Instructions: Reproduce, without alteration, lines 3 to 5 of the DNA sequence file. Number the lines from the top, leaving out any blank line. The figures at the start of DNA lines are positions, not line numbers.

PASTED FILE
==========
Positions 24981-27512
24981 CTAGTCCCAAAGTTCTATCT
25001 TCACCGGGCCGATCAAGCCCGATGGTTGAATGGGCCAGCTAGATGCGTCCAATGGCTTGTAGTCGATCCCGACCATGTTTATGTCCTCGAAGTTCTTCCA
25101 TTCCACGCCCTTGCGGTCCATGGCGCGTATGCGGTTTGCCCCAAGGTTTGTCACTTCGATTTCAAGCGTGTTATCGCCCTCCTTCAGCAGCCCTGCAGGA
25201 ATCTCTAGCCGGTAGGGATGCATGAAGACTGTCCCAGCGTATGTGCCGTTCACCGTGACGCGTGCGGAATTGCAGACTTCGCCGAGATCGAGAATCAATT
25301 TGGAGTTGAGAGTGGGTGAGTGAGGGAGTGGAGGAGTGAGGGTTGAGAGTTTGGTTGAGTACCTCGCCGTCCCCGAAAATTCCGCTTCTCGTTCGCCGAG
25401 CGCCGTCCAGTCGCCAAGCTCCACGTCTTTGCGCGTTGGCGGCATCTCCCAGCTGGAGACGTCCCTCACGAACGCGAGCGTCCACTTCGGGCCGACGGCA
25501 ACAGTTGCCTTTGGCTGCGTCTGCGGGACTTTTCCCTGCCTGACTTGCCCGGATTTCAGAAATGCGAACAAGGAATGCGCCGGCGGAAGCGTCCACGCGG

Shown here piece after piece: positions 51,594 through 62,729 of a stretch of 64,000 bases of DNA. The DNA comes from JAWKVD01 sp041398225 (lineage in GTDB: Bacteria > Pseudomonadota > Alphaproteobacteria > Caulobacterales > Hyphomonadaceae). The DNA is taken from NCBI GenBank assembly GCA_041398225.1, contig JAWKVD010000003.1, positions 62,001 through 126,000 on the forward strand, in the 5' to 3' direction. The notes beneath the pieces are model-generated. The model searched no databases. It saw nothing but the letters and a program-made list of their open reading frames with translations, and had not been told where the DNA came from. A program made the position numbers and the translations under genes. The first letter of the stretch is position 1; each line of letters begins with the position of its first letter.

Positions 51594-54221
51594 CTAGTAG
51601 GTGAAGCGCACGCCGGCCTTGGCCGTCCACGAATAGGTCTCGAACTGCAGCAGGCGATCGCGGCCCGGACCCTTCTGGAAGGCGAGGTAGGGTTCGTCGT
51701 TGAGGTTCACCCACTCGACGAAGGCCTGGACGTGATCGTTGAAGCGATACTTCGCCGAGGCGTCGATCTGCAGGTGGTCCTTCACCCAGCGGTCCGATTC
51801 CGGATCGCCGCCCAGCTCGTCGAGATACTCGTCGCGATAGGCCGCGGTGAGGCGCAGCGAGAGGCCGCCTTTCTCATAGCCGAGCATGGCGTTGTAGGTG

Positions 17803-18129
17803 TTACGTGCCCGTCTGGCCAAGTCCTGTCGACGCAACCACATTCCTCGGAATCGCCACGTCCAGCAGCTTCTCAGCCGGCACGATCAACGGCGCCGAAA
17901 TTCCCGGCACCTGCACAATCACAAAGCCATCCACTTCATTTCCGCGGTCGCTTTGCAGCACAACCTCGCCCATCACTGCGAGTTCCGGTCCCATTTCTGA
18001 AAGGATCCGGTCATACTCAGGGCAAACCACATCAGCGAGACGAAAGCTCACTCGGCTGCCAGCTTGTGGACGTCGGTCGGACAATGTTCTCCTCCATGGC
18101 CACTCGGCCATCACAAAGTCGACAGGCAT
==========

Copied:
25001 TCACCGGGCCGATCAAGCCCGATGGTTGAATGGGCCAGCTAGATGCGTCCAATGGCTTGTAGTCGATCCCGACCATGTTTATGTCCTCGAAGTTCTTCCA
25101 TTCCACGCCCTTGCGGTCCATGGCGCGTATGCGGTTTGCCCCAAGGTTTGTCACTTCGATTTCAAGCGTGTTATCGCCCTCCTTCAGCAGCCCTGCAGGA
25201 ATCTCTAGCCGGTAGGGATGCATGAAGACTGTCCCAGCGTATGTGCCGTTCACCGTGACGCGTGCGGAATTGCAGACTTCGCCGAGATCGAGAATCAATT